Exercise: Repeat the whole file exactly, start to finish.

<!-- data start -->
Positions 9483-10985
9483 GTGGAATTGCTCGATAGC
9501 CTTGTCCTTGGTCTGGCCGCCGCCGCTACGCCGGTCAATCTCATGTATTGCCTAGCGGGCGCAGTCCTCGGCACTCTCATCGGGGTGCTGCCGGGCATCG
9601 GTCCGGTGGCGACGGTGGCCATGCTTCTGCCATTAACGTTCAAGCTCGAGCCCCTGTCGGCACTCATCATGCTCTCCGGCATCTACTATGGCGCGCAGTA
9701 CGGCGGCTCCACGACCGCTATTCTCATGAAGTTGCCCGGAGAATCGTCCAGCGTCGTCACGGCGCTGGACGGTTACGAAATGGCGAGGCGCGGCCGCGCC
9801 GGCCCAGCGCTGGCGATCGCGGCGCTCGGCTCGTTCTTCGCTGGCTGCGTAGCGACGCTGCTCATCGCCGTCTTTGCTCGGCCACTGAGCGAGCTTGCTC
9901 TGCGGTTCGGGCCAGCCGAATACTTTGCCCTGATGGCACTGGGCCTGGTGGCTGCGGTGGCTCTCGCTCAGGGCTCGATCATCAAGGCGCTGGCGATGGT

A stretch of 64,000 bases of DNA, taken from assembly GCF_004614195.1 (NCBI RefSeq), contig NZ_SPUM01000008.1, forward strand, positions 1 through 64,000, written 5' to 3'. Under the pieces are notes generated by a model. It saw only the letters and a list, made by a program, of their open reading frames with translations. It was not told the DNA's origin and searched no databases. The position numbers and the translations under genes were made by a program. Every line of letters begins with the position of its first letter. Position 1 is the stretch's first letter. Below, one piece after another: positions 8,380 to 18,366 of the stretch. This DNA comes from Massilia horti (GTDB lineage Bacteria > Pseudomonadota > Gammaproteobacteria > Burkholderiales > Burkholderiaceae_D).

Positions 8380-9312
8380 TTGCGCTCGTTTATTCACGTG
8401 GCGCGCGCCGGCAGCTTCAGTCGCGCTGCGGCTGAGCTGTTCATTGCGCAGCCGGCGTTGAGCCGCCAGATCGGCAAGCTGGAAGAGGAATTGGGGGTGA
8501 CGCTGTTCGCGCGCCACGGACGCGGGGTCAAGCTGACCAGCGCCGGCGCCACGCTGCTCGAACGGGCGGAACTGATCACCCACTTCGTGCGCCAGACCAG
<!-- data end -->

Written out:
Positions 9483-10985
9483 GTGGAATTGCTCGATAGC
9501 CTTGTCCTTGGTCTGGCCGCCGCCGCTACGCCGGTCAATCTCATGTATTGCCTAGCGGGCGCAGTCCTCGGCACTCTCATCGGGGTGCTGCCGGGCATCG
9601 GTCCGGTGGCGACGGTGGCCATGCTTCTGCCATTAACGTTCAAGCTCGAGCCCCTGTCGGCACTCATCATGCTCTCCGGCATCTACTATGGCGCGCAGTA
9701 CGGCGGCTCCACGACCGCTATTCTCATGAAGTTGCCCGGAGAATCGTCCAGCGTCGTCACGGCGCTGGACGGTTACGAAATGGCGAGGCGCGGCCGCGCC
9801 GGCCCAGCGCTGGCGATCGCGGCGCTCGGCTCGTTCTTCGCTGGCTGCGTAGCGACGCTGCTCATCGCCGTCTTTGCTCGGCCACTGAGCGAGCTTGCTC
9901 TGCGGTTCGGGCCAGCCGAATACTTTGCCCTGATGGCACTGGGCCTGGTGGCTGCGGTGGCTCTCGCTCAGGGCTCGATCATCAAGGCGCTGGCGATGGT

A stretch of 64,000 bases of DNA, taken from assembly GCF_004614195.1 (NCBI RefSeq), contig NZ_SPUM01000008.1, forward strand, positions 1 through 64,000, written 5' to 3'. Under the pieces are notes generated by a model. It saw only the letters and a list, made by a program, of their open reading frames with translations. It was not told the DNA's origin and searched no databases. The position numbers and the translations under genes were made by a program. Every line of letters begins with the position of its first letter. Position 1 is the stretch's first letter. Below, one piece after another: positions 8,380 to 18,366 of the stretch. This DNA comes from Massilia horti (GTDB lineage Bacteria > Pseudomonadota > Gammaproteobacteria > Burkholderiales > Burkholderiaceae_D).

Positions 8380-9312
8380 TTGCGCTCGTTTATTCACGTG
8401 GCGCGCGCCGGCAGCTTCAGTCGCGCTGCGGCTGAGCTGTTCATTGCGCAGCCGGCGTTGAGCCGCCAGATCGGCAAGCTGGAAGAGGAATTGGGGGTGA
8501 CGCTGTTCGCGCGCCACGGACGCGGGGTCAAGCTGACCAGCGCCGGCGCCACGCTGCTCGAACGGGCGGAACTGATCACCCACTTCGTGCGCCAGACCAG